Monday, January 26, 2009

In Texas and the Rest of U.S. Economic Recovery Must Help the Poor

Texas is now feeling the effects of the economic crisis.

The U.S. lost more than 2.5 million jobs in 2008, Texas on the other hand gained more than 150,000 jobs. However job losses began reflecting the nation's woes later in the year, when the state lost 11,300 jobs in November of last year.

At a job fair in Richardson, Texas, people waited an hour just to park. Lisa Truett, Avon, district sales manager, said, "Employers were overwhelmed with the response. It took us back a little bit. It was so humbling."

I don't share this with you simply to report bad news. But while we stare this challenge in the face, its equally important to remember that those of us who are involved in job training, have to focuse on recession proof (or near recession proof), areas of employment (health care and the collateral areas associated with logistics, and construction). We also have to pay strict attention to the focii of the proposed stimulus package.

It will really be important to get the right mix of tax cuts and also public works programs to be found in low income neighborhoods. This is a program that cannot just emphasis the rescue of the middle class. Low income citizens will suffer far worse than ever if what finally comes out of doesn't help every strata of our society.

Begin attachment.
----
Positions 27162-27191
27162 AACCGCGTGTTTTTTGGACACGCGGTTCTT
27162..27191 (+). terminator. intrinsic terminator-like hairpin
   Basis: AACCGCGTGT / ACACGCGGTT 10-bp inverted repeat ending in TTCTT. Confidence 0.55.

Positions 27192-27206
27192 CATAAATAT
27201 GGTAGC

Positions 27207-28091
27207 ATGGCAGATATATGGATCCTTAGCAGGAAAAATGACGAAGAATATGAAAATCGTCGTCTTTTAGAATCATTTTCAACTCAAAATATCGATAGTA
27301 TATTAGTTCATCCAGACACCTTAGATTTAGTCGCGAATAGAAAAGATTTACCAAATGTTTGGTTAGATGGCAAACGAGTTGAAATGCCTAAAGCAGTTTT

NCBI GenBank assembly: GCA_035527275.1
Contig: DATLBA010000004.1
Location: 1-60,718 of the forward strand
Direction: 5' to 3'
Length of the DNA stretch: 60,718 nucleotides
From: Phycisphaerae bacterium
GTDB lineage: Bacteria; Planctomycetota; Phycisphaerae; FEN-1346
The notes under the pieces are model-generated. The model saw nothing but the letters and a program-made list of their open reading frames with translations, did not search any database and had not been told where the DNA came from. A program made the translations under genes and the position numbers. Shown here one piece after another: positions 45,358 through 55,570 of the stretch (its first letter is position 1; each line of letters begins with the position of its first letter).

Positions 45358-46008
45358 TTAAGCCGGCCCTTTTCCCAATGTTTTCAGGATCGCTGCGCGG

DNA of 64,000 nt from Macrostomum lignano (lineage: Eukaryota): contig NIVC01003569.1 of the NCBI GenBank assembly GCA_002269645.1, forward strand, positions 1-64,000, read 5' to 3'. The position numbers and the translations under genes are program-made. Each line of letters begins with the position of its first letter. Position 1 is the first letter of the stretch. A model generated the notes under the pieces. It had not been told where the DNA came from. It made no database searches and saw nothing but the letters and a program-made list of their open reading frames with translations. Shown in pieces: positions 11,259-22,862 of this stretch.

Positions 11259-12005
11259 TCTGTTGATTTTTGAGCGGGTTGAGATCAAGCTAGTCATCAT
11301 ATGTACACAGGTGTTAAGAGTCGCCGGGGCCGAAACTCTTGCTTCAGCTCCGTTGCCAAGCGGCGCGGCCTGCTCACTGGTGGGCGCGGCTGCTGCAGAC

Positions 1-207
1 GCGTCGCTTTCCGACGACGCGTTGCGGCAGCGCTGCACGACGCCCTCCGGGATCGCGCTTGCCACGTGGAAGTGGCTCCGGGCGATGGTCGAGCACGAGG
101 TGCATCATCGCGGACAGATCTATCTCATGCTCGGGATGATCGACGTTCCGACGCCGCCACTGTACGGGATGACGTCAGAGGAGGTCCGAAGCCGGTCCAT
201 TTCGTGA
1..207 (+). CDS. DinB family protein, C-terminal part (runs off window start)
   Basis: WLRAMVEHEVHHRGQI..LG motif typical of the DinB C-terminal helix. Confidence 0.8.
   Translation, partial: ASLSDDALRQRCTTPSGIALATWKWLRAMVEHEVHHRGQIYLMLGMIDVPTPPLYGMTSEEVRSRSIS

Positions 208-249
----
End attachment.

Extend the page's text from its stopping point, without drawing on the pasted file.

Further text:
Angela Glover-Blackwell of Policy Link, a public policy resource organization, cautions that whatever recovery effort proposed by the new administration, must include help for the poor.

"Foremost, we need to invest in the American people. Job training and retraining programs in community colleges are among the greatest ways to reconfigure the nation's workforce and give low-income people a path to prosperity. A whole new skill-set is required to compete in this modern economy. We have to get the American people ready. Safeguarding the funding for state-level education, health and public safety programs remain funded is also key to ensuring all people are kept safe through this crisis.

"Not much will change in the long-run if this stimulus is put together like every other recent Washington infrastructure and spending bill - laden with heavy on the highways and light on green public transit and other projects that actually help working families. We would still have a deeply inequitable America competing in the 21st Century global economy with a 20th Century infrastructure."

Few doubt there will be economic recovery for our country. How we recover and who recovers, is an important question that we must be intentional in answering. That's true for the entire country and Texas as well.

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